Stuart Law, Chief Executive of buy to let specialist Assetz, comments:


1)      Can you learn anything from buy to let courses or are they a waste of money? What are the best sources of advice, tips and info for landlords?


“While education in property investment is important, investors should avoid paying significant sums for buy to let courses which are unnecessary and generally don’t teach anything which cannot be found out for free. The fundamentals of buy to let, such as understanding yields, costs and returns, can be learned from free courses or by seeking advice from a property investment company. It is also always worth speaking to local estate agents to assess demand in the local market, the profile of tenants and the kind of yields you can expect to receive.”


2)      There is pressure on landlords to make their properties more energy efficient and soon they will have to by law. How is this affecting landlords? Is the energy efficiency of a property something the landlord should pay good attention to when they buy an older property? Are new builds a better bet for this reason? What about reducing other bills a landlord faces – what are the biggest sources of woe for landlords that they have to fork out on and how can they try to prevent that?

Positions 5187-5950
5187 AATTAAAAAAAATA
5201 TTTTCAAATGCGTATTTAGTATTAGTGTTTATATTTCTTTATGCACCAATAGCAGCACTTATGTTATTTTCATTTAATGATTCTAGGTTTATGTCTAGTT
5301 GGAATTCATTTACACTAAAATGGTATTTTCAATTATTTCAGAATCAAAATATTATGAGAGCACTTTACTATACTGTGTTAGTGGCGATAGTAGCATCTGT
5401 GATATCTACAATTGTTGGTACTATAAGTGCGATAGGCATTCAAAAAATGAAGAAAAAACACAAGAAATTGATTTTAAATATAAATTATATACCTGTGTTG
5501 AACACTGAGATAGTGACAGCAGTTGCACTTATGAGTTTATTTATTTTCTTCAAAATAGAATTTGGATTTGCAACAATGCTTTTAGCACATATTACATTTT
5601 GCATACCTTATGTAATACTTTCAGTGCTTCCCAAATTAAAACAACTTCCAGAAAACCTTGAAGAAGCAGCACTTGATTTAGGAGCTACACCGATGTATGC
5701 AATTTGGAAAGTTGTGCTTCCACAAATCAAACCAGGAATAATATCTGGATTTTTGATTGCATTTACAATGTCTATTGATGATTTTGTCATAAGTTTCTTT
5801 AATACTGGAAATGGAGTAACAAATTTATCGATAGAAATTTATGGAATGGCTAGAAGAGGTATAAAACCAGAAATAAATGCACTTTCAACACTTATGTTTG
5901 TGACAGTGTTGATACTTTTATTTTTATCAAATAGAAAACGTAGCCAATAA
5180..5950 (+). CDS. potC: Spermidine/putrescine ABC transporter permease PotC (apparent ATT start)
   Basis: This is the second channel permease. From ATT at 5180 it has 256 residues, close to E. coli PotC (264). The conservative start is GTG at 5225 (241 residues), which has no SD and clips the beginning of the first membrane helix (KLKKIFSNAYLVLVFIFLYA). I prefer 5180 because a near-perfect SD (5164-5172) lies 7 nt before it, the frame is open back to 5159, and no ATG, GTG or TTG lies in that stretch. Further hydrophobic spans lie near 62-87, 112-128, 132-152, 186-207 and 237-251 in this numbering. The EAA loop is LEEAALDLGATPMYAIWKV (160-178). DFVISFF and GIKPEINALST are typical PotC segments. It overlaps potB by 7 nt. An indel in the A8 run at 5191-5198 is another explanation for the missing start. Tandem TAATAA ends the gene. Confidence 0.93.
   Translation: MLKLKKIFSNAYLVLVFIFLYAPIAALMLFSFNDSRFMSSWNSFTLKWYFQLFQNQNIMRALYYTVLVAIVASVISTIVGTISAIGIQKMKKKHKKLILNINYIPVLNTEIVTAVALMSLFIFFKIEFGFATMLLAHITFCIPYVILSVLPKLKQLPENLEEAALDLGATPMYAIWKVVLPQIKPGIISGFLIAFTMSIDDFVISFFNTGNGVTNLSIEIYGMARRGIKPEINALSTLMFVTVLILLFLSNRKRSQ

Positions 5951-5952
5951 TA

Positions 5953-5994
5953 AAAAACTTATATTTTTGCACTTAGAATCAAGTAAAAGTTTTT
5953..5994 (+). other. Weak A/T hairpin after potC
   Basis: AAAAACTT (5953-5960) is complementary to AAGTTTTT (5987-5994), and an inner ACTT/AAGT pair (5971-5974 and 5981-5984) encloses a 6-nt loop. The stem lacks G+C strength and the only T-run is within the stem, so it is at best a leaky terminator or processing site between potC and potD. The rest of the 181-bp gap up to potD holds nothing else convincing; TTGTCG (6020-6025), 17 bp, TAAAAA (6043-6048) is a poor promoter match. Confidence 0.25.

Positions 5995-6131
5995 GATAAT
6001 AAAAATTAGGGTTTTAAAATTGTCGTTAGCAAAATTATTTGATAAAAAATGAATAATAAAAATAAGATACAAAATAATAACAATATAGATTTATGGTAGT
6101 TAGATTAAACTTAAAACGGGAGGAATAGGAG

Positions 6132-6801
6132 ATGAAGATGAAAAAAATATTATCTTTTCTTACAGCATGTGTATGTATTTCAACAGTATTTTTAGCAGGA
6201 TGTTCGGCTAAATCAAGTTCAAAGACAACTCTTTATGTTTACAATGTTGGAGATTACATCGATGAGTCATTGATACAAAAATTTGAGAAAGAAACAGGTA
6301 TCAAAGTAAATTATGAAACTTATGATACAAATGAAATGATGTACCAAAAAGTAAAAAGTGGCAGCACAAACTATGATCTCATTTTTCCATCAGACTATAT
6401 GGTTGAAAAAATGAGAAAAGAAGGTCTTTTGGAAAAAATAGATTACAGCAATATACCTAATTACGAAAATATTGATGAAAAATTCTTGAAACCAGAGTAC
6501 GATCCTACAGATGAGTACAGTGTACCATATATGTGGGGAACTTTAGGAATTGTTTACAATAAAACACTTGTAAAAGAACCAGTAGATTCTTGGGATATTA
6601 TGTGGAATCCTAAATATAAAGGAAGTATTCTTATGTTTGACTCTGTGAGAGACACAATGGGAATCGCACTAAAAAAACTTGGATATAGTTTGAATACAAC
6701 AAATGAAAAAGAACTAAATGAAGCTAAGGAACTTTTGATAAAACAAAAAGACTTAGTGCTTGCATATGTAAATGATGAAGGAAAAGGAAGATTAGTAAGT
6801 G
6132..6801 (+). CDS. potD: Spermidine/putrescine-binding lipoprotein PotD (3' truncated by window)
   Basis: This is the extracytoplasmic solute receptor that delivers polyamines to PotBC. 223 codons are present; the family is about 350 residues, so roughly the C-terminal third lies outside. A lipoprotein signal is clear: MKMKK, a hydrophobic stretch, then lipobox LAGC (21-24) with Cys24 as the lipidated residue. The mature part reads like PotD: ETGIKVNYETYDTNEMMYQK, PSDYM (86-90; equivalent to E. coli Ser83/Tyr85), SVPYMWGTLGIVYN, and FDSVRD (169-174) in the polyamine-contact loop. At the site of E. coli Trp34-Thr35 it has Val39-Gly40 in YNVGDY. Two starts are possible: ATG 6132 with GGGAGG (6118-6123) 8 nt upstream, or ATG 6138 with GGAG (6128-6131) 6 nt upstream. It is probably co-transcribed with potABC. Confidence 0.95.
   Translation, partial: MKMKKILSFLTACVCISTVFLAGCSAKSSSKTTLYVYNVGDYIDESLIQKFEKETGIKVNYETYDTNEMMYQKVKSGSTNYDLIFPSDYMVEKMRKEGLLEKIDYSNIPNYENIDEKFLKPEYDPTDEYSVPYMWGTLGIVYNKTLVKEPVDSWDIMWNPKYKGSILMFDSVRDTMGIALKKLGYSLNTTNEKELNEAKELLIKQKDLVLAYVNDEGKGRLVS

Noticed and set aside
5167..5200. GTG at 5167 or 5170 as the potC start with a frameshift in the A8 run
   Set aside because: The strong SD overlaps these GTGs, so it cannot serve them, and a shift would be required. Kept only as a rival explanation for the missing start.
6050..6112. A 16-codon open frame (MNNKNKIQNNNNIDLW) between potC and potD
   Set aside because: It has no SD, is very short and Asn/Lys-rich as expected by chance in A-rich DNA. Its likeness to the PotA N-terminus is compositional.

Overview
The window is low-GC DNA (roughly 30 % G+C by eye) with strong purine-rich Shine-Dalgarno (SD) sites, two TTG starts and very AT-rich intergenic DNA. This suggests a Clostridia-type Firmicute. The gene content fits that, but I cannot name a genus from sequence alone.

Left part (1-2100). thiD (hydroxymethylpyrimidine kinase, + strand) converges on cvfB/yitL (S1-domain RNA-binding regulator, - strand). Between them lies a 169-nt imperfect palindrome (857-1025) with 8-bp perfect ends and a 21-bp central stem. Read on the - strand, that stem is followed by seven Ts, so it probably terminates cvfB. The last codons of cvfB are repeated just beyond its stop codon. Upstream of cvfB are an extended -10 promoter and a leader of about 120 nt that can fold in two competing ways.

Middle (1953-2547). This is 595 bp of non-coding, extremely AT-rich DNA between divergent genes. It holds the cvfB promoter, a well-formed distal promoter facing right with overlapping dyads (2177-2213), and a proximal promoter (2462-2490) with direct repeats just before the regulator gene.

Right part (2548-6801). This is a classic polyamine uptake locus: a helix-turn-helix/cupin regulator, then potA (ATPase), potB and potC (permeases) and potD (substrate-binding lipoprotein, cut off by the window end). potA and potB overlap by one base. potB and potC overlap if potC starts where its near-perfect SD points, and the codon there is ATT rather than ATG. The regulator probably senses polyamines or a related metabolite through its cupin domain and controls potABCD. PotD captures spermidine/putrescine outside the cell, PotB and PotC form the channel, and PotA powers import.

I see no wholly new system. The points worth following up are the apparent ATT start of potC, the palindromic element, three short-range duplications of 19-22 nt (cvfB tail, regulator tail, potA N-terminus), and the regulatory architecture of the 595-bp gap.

“It is estimated that 11% of homes in the private rental sector are rated F and G in terms of energy efficiency and new legislation coming into effect in 2018 will make it an offence to let these properties. Landlords buying older properties will save themselves considerable sums by paying close attention to the Energy Performance Certificate and selecting a property which already has a good standard of insulation in the walls and loft as well as double glazing.


“Landlords who already own properties which need updating should consider using the Green Deal, which enables them to fund improvements to energy efficiency through future bill savings, thereby incurring no additional costs to themselves or the tenants.


“New build properties are the safest bet when it comes to keeping costs low. Insulation in new homes has to meet a minimum required standard and they are fitted with new boilers and appliances which are under warranty, meaning fewer unexpected bills for landlords.”


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